Fringe Element Daniel Lee’s for Bottega Veneta work pushes the limits of the pioneer leather brand’s house codes
Daniel Lee was tasked with injecting a youthful, modern cool into Bottega Veneta when he was appointed creative director 2018 having worked under Phoebe Philo at Celine until she exited in 2017. The luxurious Italian leather goods brand seemed ripe to have their understated elegance injected with a bit of edgy oophm following Tomas Maier’s 17 year run during which he significantly revived the brands’ market share and profits.
But times change and so does the audience, especially thanks to Instagram and other social platforms. Lee’s butter-soft pouch bag was the most sought-after handbag (it was wait-listed) in 2019. In fact, he has made his signature on the brand by supersizing the classic Intrecciato leather weave and corresponding classic bags shapes they make from it.
Despite these bang-up hits, there is often a “bread-and-butter conundrum” new designers face entering a brand with a signifying cash cow. As cool as his news bags are, they may not appeal to the mass Bottega consumer who likes her Intrecciato as it existed for decades. Backstage post show Lee told journalists that “definitely it felt like this season was the time to celebrate the more traditional style and scale of Intrecciato going back to where it all began,” adding “I began looking at the softness and thinking about those initial Bottega bags and why they became great in the first place because they came at a time when everything else was structured and hard.” That said even when the weave itself was the regular size, he made a range of sizes from medium shoulder and clutch styles to a massive tote big enough to hold a toddler or big dog just to give the idea of scale.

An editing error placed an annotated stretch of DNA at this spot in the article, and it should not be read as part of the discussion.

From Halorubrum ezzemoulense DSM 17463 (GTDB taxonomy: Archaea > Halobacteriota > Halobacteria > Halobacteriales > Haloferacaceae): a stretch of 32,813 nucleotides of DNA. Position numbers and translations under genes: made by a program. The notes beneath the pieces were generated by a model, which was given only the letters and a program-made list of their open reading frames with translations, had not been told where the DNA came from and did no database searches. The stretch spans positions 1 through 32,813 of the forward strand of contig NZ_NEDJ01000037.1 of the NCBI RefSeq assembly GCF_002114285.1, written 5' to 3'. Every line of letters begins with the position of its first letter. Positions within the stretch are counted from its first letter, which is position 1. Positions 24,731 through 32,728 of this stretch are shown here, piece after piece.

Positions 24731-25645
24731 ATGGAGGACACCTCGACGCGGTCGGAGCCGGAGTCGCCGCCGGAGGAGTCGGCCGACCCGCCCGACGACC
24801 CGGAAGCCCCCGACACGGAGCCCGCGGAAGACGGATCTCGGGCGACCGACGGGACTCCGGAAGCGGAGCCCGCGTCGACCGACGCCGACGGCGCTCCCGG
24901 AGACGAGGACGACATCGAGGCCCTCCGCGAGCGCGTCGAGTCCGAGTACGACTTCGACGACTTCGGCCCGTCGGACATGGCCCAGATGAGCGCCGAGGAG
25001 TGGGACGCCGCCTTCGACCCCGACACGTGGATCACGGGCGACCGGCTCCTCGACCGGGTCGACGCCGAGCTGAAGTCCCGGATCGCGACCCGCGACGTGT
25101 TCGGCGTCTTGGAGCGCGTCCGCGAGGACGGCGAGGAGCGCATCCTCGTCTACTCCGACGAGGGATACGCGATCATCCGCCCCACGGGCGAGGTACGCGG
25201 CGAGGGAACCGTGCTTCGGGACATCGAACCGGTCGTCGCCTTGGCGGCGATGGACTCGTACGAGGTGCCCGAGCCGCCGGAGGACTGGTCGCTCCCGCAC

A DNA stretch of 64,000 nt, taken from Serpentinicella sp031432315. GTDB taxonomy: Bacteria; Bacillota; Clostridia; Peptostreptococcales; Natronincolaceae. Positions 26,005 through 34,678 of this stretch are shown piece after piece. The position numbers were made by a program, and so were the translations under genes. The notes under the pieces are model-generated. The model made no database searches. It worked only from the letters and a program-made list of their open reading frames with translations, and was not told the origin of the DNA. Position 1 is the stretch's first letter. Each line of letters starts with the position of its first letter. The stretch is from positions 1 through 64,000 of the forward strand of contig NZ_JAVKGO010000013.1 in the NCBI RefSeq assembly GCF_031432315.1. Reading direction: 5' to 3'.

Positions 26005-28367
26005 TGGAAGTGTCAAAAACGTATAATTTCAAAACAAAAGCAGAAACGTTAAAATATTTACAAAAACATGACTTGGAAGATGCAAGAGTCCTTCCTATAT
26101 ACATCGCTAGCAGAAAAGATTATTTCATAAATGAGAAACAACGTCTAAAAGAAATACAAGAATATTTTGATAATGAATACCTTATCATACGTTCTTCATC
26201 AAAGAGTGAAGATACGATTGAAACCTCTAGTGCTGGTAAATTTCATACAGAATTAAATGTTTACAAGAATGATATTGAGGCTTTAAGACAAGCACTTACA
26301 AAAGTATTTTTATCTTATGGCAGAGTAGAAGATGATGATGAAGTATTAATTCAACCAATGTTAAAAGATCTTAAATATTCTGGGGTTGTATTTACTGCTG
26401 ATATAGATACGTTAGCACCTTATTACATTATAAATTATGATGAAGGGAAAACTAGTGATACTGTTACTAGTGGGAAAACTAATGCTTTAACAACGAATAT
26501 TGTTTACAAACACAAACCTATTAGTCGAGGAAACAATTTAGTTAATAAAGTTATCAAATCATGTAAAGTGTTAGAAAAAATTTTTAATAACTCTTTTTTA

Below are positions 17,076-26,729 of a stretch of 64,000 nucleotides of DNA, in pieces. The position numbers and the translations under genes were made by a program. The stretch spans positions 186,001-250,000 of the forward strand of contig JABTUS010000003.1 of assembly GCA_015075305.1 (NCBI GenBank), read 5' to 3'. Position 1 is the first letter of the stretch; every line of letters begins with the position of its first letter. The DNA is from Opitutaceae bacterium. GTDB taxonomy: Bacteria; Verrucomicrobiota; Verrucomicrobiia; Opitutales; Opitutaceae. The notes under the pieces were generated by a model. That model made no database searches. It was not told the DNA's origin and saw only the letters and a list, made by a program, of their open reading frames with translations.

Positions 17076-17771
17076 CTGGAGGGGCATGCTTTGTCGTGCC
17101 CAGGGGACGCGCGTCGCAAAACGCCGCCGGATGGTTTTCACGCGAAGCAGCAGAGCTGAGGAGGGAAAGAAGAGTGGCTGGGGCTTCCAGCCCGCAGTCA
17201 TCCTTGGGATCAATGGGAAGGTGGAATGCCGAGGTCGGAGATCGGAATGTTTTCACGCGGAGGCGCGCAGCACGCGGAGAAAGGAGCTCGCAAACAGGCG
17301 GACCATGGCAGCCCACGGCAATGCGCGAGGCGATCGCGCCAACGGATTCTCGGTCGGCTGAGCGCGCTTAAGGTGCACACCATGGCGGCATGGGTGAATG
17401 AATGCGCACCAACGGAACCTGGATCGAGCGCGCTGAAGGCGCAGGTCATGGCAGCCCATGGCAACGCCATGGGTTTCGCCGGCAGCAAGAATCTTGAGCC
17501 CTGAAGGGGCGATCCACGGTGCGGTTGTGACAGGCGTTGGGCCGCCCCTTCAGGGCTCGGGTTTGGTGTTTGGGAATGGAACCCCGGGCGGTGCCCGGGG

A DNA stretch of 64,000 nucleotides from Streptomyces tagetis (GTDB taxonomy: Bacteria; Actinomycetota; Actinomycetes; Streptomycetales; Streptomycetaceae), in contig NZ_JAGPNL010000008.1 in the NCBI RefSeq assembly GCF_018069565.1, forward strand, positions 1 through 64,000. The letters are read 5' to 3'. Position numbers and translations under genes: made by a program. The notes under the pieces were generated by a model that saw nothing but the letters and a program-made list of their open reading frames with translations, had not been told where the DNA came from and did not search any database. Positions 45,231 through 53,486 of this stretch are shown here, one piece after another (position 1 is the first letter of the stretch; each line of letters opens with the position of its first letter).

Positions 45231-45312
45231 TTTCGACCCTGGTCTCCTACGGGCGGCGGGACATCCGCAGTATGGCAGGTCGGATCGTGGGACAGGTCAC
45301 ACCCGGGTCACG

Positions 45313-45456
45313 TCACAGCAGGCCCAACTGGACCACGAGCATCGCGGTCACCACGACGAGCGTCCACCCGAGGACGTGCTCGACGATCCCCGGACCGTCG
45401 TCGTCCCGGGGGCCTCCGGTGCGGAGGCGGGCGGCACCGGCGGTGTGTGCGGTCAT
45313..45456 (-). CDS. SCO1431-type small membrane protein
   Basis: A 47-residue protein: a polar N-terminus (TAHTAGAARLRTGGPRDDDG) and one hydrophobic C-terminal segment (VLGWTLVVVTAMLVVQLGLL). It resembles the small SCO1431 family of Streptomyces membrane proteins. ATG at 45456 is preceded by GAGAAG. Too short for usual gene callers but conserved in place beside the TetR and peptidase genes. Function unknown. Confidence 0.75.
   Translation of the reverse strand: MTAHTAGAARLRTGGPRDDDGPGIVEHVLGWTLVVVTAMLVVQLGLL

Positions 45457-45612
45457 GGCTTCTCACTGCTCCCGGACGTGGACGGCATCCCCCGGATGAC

That softness had Lee explore knits, long ribbed knit cardigan dresses like the kind popularized in the 90s which is never far from the designer’s mind when it comes to design. “I guess because it was the era that I grew up in its that something that is always in my subconscious.” He also explored craft, technique and innovation by using dense “amplified fringe and perverse layers” (according to show notes) that spilled out from underneath the clingy knits and similarly fringed two-tone floor-length fur coats and appeared on aforementioned Intrecciato bags. Double-sided bi-color knits and two-tone was also a theme throughout especially in a group of sequin dresses. Shine came in the form of crystal beading that was kept on the cool side grounded with a modern cowboy boot.
Contrasting the soft flowy knits were slim tailored looks for both women and men’s which was also shown along with the women’s collection. Long fitted topcoats were further cinched by the use of a mini suspender strap in the back of the jacket and worn with a slim leg pant for both men and women with a kick pleat totally killed it. For men, Lee played with scale and proportion in a series of cropped jackets and vests further proving his new vision for the brand.
Lee drove home the point of the classics revisited with a live cellist and violin player serenading models who walked through a digitally reproduced Italian palazzo filled with statues and Roman columns complete with shifting clouds and daylight through the paned windows. It was a pleasant surprise for guests who walked in to find white canvas screen blocking off the runway sections. It was the result of a deep think from the designer.
“I’ve been kind of asking myself lately what is the point of fashion? And what does a relevant artist mean today? I felt what we really need was something quite theatrical,” said Lee, “How fashion can transform you to a different place which is why the space felt very anonymous and bland and turned into something quite beautiful. It was also a set that was completely recyclable and doesn’t leave any physical trace so that we could reduce the impact.” For the set sure, but not the collection.